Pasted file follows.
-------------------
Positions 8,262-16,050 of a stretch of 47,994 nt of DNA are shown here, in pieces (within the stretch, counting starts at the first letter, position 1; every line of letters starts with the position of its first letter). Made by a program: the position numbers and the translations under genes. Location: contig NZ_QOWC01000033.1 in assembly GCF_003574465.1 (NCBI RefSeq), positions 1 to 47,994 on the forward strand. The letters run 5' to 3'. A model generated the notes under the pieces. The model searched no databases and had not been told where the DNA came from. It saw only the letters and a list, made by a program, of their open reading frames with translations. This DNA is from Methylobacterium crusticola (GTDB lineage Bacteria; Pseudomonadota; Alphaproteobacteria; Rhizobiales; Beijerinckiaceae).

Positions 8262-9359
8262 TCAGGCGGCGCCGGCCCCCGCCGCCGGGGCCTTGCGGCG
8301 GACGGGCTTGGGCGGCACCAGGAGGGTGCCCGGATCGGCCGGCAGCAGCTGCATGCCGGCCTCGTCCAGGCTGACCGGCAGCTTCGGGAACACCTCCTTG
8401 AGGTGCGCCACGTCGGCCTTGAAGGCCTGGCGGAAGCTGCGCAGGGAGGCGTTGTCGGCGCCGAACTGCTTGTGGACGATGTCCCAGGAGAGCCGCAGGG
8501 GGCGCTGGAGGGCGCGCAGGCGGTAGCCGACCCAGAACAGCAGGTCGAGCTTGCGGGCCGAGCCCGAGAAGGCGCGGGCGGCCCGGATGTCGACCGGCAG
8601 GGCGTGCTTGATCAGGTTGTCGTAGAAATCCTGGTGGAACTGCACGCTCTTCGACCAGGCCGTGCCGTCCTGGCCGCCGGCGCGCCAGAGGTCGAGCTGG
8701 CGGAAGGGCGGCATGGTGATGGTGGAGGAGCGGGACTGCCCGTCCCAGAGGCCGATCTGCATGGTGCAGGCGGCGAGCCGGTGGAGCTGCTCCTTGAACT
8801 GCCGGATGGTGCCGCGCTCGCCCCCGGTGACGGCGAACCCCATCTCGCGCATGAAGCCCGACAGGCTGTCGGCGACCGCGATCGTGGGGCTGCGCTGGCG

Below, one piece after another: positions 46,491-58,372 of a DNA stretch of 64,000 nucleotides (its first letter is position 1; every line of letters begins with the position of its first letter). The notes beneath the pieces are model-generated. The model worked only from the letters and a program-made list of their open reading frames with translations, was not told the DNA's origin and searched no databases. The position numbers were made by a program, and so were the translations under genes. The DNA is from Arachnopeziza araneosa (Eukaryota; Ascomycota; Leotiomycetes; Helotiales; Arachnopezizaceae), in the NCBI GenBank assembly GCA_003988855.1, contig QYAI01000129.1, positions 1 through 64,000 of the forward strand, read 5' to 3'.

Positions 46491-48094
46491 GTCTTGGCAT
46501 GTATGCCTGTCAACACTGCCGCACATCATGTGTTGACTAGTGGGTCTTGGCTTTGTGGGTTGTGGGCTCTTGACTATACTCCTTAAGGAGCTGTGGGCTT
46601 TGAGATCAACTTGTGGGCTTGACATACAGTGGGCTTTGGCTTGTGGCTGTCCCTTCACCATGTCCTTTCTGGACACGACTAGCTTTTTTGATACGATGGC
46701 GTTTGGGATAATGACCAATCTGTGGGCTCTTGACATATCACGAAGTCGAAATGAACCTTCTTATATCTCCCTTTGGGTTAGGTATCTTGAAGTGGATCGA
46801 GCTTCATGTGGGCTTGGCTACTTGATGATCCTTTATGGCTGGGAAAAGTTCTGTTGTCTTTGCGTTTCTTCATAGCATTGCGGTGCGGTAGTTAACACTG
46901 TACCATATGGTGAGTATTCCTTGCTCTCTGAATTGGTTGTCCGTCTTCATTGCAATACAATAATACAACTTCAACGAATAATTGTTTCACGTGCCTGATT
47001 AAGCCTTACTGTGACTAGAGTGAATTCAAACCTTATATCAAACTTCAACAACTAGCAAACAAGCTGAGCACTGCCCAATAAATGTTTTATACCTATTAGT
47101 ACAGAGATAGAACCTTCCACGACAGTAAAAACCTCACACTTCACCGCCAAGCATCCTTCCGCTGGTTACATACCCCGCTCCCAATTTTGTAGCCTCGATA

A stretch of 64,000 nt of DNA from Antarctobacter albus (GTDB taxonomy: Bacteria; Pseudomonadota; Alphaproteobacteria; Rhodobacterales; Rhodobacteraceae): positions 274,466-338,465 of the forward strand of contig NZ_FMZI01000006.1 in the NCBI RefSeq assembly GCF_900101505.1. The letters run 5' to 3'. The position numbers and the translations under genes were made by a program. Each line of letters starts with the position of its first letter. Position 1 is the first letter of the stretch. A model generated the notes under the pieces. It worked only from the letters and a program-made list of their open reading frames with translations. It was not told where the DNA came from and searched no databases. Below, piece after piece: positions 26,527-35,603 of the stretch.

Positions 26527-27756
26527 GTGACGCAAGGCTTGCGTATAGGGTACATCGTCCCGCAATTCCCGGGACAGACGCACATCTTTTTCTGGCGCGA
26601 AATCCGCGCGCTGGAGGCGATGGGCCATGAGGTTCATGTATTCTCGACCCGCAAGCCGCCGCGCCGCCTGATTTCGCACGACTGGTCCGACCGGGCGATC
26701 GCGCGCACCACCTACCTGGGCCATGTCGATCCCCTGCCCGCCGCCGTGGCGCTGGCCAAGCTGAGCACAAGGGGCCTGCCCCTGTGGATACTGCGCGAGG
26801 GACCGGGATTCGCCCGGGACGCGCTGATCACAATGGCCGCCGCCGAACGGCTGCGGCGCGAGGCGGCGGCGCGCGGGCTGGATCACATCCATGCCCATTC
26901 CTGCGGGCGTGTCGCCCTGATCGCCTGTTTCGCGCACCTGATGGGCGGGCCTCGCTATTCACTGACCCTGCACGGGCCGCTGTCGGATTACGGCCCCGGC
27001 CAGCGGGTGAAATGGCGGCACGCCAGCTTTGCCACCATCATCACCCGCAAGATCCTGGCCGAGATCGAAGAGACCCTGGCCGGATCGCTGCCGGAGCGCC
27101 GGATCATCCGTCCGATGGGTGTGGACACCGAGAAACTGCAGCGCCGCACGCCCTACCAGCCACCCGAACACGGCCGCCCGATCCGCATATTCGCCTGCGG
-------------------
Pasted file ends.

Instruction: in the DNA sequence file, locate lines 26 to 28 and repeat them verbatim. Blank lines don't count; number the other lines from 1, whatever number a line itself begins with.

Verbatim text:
26901 CTGCGGGCGTGTCGCCCTGATCGCCTGTTTCGCGCACCTGATGGGCGGGCCTCGCTATTCACTGACCCTGCACGGGCCGCTGTCGGATTACGGCCCCGGC
27001 CAGCGGGTGAAATGGCGGCACGCCAGCTTTGCCACCATCATCACCCGCAAGATCCTGGCCGAGATCGAAGAGACCCTGGCCGGATCGCTGCCGGAGCGCC
27101 GGATCATCCGTCCGATGGGTGTGGACACCGAGAAACTGCAGCGCCGCACGCCCTACCAGCCACCCGAACACGGCCGCCCGATCCGCATATTCGCCTGCGG